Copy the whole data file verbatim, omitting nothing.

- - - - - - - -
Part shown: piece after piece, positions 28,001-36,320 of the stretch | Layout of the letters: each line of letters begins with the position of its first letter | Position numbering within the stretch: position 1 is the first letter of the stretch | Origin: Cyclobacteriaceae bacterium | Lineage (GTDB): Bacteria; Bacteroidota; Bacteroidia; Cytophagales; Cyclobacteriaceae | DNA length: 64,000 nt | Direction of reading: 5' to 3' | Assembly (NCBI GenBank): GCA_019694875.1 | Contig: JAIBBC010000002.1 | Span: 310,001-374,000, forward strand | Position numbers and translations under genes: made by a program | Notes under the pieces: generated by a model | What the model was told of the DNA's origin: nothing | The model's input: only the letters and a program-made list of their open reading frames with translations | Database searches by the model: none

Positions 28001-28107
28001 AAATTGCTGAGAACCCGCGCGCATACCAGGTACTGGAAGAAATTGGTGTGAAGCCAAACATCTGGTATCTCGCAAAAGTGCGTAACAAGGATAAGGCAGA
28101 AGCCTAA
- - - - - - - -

Part shown: piece after piece, positions 28,001-36,320 of the stretch | Layout of the letters: each line of letters begins with the position of its first letter | Position numbering within the stretch: position 1 is the first letter of the stretch | Origin: Cyclobacteriaceae bacterium | Lineage (GTDB): Bacteria; Bacteroidota; Bacteroidia; Cytophagales; Cyclobacteriaceae | DNA length: 64,000 nt | Direction of reading: 5' to 3' | Assembly (NCBI GenBank): GCA_019694875.1 | Contig: JAIBBC010000002.1 | Span: 310,001-374,000, forward strand | Position numbers and translations under genes: made by a program | Notes under the pieces: generated by a model | What the model was told of the DNA's origin: nothing | The model's input: only the letters and a program-made list of their open reading frames with translations | Database searches by the model: none

Positions 28001-28107
28001 AAATTGCTGAGAACCCGCGCGCATACCAGGTACTGGAAGAAATTGGTGTGAAGCCAAACATCTGGTATCTCGCAAAAGTGCGTAACAAGGATAAGGCAGA
28101 AGCCTAA